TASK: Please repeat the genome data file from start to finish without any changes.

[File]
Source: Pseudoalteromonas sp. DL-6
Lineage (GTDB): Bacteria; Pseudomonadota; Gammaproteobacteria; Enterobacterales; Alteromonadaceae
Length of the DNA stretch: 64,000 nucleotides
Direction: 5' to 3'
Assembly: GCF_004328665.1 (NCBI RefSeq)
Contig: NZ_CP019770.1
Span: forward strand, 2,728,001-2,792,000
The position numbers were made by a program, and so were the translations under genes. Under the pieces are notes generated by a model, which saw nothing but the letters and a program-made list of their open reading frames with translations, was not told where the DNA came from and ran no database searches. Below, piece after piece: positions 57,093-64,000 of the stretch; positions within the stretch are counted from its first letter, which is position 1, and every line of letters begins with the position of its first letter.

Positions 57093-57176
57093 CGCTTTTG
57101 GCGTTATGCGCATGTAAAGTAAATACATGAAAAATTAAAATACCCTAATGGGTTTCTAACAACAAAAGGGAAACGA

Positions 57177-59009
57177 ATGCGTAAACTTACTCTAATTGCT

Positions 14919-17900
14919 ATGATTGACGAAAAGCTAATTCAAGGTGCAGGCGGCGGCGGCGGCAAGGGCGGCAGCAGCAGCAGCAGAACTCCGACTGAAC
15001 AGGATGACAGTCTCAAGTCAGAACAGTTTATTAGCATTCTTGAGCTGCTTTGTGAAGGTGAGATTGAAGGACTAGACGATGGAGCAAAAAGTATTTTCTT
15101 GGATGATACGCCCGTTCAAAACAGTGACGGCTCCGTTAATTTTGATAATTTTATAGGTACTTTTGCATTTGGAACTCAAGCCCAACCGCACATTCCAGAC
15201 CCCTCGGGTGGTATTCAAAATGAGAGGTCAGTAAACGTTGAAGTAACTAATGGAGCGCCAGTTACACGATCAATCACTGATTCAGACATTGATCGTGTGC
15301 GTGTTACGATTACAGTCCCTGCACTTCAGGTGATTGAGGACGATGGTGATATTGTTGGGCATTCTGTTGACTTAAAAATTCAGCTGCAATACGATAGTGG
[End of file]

Source: Pseudoalteromonas sp. DL-6
Lineage (GTDB): Bacteria; Pseudomonadota; Gammaproteobacteria; Enterobacterales; Alteromonadaceae
Length of the DNA stretch: 64,000 nucleotides
Direction: 5' to 3'
Assembly: GCF_004328665.1 (NCBI RefSeq)
Contig: NZ_CP019770.1
Span: forward strand, 2,728,001-2,792,000
The position numbers were made by a program, and so were the translations under genes. Under the pieces are notes generated by a model, which saw nothing but the letters and a program-made list of their open reading frames with translations, was not told where the DNA came from and ran no database searches. Below, piece after piece: positions 57,093-64,000 of the stretch; positions within the stretch are counted from its first letter, which is position 1, and every line of letters begins with the position of its first letter.

Positions 57093-57176
57093 CGCTTTTG
57101 GCGTTATGCGCATGTAAAGTAAATACATGAAAAATTAAAATACCCTAATGGGTTTCTAACAACAAAAGGGAAACGA

Positions 57177-59009
57177 ATGCGTAAACTTACTCTAATTGCT

Positions 14919-17900
14919 ATGATTGACGAAAAGCTAATTCAAGGTGCAGGCGGCGGCGGCGGCAAGGGCGGCAGCAGCAGCAGCAGAACTCCGACTGAAC
15001 AGGATGACAGTCTCAAGTCAGAACAGTTTATTAGCATTCTTGAGCTGCTTTGTGAAGGTGAGATTGAAGGACTAGACGATGGAGCAAAAAGTATTTTCTT
15101 GGATGATACGCCCGTTCAAAACAGTGACGGCTCCGTTAATTTTGATAATTTTATAGGTACTTTTGCATTTGGAACTCAAGCCCAACCGCACATTCCAGAC
15201 CCCTCGGGTGGTATTCAAAATGAGAGGTCAGTAAACGTTGAAGTAACTAATGGAGCGCCAGTTACACGATCAATCACTGATTCAGACATTGATCGTGTGC
15301 GTGTTACGATTACAGTCCCTGCACTTCAGGTGATTGAGGACGATGGTGATATTGTTGGGCATTCTGTTGACTTAAAAATTCAGCTGCAATACGATAGTGG